I am the kind of people who prefer to just sit in a corner and get the job done.
    I think the professor wasn't targeting me. He might have a bad mood at that time.
    On the other hand, I actually read the lab manual before class.
    I think I spent about 2 hours to read all the instructions and write some notes but I needed to actually try connecting the devices in order to grasp the ideas.
    It was part of the reason that caused the delay and other half was my group members.
    They don't speak English too well and it was a little bit confusing sometimes.
    My English actually is not that good either (it is my second or maybe third language). This might cause communication problem...
    Last edited: Sep 2, 2015
  10. Sep 3, 2015 #9


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    You read the instructions for two whole hours but still struggled to connect the devices. You got through the experiment eventually, handed it in and left in a hurry. The professor was looking at this, thinking "this guy is really not trying very hard". The next time he sees you, he asks why you didn't try more data points. Your answer was that you didn't have time but you did have time, there was ample time.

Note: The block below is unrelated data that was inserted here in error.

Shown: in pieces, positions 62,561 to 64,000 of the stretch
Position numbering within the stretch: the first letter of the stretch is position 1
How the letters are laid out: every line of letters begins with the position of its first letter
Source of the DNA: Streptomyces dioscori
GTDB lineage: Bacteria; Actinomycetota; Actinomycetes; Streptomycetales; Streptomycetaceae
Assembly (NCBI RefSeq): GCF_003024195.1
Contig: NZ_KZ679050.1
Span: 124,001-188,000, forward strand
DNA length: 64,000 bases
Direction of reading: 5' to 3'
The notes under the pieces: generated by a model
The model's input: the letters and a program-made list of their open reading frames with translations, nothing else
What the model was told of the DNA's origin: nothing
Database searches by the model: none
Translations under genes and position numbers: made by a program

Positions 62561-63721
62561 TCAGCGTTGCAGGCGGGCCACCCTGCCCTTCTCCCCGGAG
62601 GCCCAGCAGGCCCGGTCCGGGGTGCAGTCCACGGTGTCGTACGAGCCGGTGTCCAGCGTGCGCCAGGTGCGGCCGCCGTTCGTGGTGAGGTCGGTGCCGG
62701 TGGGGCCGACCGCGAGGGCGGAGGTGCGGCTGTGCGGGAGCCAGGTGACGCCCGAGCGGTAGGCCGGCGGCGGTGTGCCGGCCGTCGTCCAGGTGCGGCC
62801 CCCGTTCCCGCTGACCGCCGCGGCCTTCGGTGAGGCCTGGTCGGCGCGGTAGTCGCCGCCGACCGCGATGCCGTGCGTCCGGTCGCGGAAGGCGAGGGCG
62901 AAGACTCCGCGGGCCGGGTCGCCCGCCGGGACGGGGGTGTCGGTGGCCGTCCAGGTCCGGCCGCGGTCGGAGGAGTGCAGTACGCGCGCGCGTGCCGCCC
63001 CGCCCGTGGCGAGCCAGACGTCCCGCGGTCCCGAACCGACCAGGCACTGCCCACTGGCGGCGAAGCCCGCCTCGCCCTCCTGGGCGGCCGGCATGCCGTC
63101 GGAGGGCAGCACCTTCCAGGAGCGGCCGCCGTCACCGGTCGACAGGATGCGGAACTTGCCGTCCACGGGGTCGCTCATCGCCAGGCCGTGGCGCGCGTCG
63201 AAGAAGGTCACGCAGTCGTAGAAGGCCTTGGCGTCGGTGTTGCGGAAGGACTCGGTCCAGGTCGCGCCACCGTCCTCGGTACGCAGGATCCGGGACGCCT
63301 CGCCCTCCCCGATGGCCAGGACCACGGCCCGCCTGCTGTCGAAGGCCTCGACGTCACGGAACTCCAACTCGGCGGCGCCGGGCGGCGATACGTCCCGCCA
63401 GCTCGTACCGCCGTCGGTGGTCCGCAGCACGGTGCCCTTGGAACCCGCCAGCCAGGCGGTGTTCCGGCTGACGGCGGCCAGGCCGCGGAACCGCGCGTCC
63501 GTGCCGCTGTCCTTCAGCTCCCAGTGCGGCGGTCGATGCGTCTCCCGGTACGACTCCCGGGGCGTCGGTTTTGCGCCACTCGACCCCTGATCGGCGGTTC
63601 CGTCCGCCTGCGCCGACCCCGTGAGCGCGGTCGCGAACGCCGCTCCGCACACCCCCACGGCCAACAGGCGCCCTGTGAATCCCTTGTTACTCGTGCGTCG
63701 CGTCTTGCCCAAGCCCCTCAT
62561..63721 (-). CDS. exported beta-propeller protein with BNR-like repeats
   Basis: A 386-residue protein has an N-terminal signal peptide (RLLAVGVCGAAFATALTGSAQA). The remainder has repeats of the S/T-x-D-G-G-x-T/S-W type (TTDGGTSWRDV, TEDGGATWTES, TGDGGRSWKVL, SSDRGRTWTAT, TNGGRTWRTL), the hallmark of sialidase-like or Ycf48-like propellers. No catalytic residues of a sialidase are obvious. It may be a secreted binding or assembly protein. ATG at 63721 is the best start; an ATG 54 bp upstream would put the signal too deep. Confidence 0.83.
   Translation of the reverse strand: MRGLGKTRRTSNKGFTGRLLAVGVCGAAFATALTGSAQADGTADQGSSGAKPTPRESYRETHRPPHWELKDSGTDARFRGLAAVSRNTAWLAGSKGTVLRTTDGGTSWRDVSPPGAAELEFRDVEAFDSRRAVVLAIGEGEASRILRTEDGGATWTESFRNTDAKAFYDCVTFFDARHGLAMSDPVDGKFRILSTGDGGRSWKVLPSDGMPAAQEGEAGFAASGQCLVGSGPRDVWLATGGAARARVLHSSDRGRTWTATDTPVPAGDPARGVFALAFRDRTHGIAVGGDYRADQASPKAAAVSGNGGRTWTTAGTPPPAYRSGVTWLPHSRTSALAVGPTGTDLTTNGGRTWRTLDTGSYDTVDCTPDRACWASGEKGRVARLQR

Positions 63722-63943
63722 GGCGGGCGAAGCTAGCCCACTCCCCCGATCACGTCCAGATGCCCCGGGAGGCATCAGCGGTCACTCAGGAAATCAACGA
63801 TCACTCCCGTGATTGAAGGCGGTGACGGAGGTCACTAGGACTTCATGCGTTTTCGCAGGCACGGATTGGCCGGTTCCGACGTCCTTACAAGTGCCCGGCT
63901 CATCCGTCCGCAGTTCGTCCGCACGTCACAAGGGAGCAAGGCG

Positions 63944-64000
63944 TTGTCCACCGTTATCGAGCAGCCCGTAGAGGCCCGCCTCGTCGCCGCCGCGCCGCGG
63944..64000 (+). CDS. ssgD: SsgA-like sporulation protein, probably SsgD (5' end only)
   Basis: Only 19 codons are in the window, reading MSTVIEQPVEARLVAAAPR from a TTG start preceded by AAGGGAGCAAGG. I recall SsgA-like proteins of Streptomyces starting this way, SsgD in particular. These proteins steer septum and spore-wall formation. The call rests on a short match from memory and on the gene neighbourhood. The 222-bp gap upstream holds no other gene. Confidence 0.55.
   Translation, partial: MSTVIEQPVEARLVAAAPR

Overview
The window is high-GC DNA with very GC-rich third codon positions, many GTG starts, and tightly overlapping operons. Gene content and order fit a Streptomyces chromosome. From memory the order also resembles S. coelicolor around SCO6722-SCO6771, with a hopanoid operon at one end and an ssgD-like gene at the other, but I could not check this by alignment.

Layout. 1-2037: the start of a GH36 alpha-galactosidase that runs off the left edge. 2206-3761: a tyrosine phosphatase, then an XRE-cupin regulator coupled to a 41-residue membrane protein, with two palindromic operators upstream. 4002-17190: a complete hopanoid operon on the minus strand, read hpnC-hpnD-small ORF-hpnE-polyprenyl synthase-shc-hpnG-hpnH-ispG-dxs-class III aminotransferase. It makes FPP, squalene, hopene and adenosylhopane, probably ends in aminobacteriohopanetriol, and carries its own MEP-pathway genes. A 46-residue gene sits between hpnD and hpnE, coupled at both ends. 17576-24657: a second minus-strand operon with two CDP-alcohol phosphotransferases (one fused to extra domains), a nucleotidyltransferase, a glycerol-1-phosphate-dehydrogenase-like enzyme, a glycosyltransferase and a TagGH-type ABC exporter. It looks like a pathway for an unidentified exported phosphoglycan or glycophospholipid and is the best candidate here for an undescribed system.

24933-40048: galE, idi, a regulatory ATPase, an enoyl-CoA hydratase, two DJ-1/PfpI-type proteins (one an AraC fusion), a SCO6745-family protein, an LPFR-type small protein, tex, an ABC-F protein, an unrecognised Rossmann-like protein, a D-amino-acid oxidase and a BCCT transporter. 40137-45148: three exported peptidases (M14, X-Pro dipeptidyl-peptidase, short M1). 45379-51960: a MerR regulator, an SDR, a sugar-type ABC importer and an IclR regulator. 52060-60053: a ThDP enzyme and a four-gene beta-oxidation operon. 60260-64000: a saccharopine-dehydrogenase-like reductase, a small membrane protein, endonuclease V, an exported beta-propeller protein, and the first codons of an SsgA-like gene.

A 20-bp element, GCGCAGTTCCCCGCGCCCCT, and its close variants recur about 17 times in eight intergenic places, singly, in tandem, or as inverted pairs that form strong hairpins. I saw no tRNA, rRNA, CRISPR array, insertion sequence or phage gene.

This is what led to the whole thing, how shockingly bad you were doing in the lab. Your explanation is not that convincing either.

    1. It should have taken 20 minutes to read the instructions, not 2 hours.
    2. Language difficulties should not have got in the way. Between the three of you, you should have been able to work it out and demonstrate it to the others in your group.

    There is a saying, possession is 9/10ths of the law. This situation is similar. I have to conclude that it was your fault this happened and you don't really have a right to be angry about the response. If this was a court of law, the judge would be saying it's your fault it happened.
  11. Sep 3, 2015 #10


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    I personally don't like to throw around 'fault'. Could the OP have done things differently? Probably. Could the teacher have done something differently to help the students? Probably. But that's life. One thing I can recommend to the OP is to BE PROACTIVE when it comes to lab, work, study, whatever. If you're confused or having a hard time understanding something, ask questions. Especially in a timed lab. Also, learn from your mistakes. If your lab partners are causing problems, then you need to do something about it. Gather them together for a pre-lab study session to go over the lab manual, get a new group, something.